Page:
A similar incident occurred in June 2021, when some members of one of the world’s most popular esports organizations, FaZe Clan, were involved in promoting “Save the Kids,” a new cryptocurrency, with a portion of the earnings promised to charity. In just a few days, the coin dropped in a matter of days, and members of FaZe who were involved in the launch were either suspended or expelled from the group, which distanced itself from their activities.
Some investors blamed the group for taking part in a pump-and-dump activity dismissing the team member’s tweet that stated he had “no ill-intention” while promoting the cryptocurrency.
‘Rug Pull’ Scam
Another popular cryptocurrency scam is when the cryptocurrency’s promoters pump their new coin into the market and inflate the price. Then, they sell these coins before disappearing and leaving the investors with worthless tokens. This is true for coins with no fundamentals or future.
However, the scam looks like a pump-and-dump scam; there is only one difference in reality. The rug-pull scam promotes the new coin the same as the pump-and-dump scam. The only difference is that this scam does not allow non-insider owners to sell the coin. The token is coded so that it only allows the insiders to exit. There are numerous ways in which insiders pull off these scams related to cryptocurrencies.
In late 2021, the rug-pull scam received much attention when a new cryptocurrency was named on a popular Netflix Inc. series, the “Squid Game,” where the winner emerges with riches after all the constants are killed.
The SQUID token was selling at one cent on inception, and then its value shot through the roof suddenly, trending at $90; it immediately dropped to zero when the scammers “rugged” the masses.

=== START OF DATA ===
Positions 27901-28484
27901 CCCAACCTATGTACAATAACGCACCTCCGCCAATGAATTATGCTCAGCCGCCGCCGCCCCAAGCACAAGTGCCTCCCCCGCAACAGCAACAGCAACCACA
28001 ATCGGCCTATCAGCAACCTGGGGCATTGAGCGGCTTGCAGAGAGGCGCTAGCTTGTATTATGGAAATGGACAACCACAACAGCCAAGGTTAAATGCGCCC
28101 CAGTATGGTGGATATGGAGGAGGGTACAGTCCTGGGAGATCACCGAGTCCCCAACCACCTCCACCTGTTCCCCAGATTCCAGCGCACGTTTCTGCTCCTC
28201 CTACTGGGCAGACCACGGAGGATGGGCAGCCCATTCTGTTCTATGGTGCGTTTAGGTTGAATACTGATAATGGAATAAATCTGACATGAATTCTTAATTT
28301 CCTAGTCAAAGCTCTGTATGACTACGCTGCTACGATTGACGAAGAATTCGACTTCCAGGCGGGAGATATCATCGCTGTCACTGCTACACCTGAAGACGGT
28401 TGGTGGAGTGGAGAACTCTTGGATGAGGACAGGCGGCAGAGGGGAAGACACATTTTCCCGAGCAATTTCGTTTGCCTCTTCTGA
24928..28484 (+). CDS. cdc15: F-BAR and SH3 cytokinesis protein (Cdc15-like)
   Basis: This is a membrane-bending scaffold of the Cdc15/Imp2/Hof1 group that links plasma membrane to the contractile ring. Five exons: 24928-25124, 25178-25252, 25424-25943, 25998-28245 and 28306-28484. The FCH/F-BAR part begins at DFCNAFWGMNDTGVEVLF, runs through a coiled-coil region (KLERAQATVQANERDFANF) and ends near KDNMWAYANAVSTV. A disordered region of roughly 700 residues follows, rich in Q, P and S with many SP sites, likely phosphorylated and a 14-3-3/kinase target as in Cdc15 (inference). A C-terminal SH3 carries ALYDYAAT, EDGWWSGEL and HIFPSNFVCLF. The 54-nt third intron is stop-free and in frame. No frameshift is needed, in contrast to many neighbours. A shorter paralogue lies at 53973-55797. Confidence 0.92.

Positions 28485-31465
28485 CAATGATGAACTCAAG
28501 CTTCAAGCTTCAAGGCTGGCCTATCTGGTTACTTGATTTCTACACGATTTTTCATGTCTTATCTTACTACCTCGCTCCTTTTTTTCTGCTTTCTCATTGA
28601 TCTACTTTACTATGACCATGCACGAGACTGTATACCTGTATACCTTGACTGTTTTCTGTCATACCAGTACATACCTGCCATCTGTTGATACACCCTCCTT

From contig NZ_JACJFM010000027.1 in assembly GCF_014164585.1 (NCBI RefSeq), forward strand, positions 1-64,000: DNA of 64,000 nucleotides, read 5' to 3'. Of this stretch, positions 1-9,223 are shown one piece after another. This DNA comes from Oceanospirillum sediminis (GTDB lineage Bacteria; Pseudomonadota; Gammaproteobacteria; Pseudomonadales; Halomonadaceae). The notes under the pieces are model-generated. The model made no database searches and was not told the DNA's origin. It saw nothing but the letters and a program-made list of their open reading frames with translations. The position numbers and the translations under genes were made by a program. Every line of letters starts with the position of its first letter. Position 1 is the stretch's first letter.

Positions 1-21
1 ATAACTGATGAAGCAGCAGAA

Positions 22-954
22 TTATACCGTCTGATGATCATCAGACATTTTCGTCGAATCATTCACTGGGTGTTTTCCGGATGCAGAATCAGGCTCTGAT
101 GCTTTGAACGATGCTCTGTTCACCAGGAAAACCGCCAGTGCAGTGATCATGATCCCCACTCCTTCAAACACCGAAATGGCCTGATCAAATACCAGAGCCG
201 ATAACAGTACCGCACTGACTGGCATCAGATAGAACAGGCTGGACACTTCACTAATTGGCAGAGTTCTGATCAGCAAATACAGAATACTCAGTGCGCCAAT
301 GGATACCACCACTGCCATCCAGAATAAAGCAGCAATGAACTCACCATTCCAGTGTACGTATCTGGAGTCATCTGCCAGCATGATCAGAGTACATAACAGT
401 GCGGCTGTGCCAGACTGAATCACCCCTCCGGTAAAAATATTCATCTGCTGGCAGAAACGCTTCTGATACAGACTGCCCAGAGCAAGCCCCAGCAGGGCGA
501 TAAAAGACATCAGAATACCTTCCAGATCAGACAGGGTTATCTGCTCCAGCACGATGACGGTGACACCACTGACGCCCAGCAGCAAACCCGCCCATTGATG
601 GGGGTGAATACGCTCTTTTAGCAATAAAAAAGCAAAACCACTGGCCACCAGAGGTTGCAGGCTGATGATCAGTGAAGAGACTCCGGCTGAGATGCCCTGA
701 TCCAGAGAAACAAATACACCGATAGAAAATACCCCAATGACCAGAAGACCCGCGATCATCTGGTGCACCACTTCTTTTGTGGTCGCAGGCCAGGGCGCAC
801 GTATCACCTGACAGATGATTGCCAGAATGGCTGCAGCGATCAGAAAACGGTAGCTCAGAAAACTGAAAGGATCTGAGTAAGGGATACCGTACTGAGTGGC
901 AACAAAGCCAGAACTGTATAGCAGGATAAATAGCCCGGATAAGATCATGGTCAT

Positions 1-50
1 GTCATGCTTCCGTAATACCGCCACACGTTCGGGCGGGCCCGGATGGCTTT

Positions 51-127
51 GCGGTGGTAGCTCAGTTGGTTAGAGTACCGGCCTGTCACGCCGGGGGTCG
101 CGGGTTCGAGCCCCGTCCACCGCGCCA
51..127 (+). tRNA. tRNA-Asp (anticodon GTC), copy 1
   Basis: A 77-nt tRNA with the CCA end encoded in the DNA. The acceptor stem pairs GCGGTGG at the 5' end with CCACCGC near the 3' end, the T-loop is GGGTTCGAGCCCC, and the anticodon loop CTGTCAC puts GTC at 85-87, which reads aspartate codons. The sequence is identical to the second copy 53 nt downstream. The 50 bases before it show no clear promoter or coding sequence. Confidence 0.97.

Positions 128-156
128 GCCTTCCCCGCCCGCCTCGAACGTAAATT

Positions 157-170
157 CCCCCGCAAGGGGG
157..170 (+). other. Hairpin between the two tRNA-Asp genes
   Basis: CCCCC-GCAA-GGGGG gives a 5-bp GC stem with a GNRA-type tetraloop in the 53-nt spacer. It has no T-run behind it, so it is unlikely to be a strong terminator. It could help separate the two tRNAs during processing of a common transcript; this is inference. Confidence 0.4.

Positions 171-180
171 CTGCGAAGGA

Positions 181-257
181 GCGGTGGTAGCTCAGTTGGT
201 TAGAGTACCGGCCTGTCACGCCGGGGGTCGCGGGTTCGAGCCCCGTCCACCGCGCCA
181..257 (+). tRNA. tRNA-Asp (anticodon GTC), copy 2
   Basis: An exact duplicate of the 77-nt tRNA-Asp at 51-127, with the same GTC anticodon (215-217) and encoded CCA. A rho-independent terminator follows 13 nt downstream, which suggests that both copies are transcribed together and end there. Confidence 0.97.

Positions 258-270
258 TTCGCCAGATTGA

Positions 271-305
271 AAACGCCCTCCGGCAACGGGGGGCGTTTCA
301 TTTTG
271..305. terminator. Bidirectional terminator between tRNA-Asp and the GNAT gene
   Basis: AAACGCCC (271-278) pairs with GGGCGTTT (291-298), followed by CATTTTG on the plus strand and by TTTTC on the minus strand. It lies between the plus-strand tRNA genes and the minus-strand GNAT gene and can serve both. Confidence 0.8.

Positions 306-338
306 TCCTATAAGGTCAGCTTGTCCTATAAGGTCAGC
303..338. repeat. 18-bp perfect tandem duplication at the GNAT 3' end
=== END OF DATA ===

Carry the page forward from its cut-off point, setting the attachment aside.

‘Airdrop’ Crypto Scam
Another cryptocurrency scam prominent in decentralized finance or DeFi is called an airdrop.
Many scammers have taken advantage of investors, luring them towards the airdropping tokens, which typically initiate and grow a grassroots community. Airdrop literally means dropping tokens into your wallets to complete specific tasks with a given software or platform.
The scam works when you trade an airdropped token for a more well-known token, and you are giving a protocol more permissions than you expect, allowing hackers access to all of the assets in your wallet. The simplest way of avoiding such scams is by denying an unknown user access to your wallet.
One of the oldest and most common cryptocurrency scams is phishing, which is not restricted to cryptocurrency, just as pump-and-dump is not restricted to crypto. This scam works by enticing the victim and revealing sensitive data like date of birth, SSN, password to your account, etc.
As the scammers use your revealed account details to hack into your bank account, scammers here ask for your private keys, allowing them access to your crypto wallet. Scammers entice their victims by sending emails that are generally impersonated by a higher authority or making the victim believe that they have difficulty accessing their bank accounts.
You mustn’t entertain such emails or messages on a social media platform. Please do not give in to their sad story and fall victim to greed. There is a 100% chance that scammers are hoping to make you their next target by sending emails and messages.
Double check the ID if the message comes from your friends and family; call them if possible. There stands a chance that their social media platform is hacked. It might be a painful process, but it will be worth it as long as your funds are safe.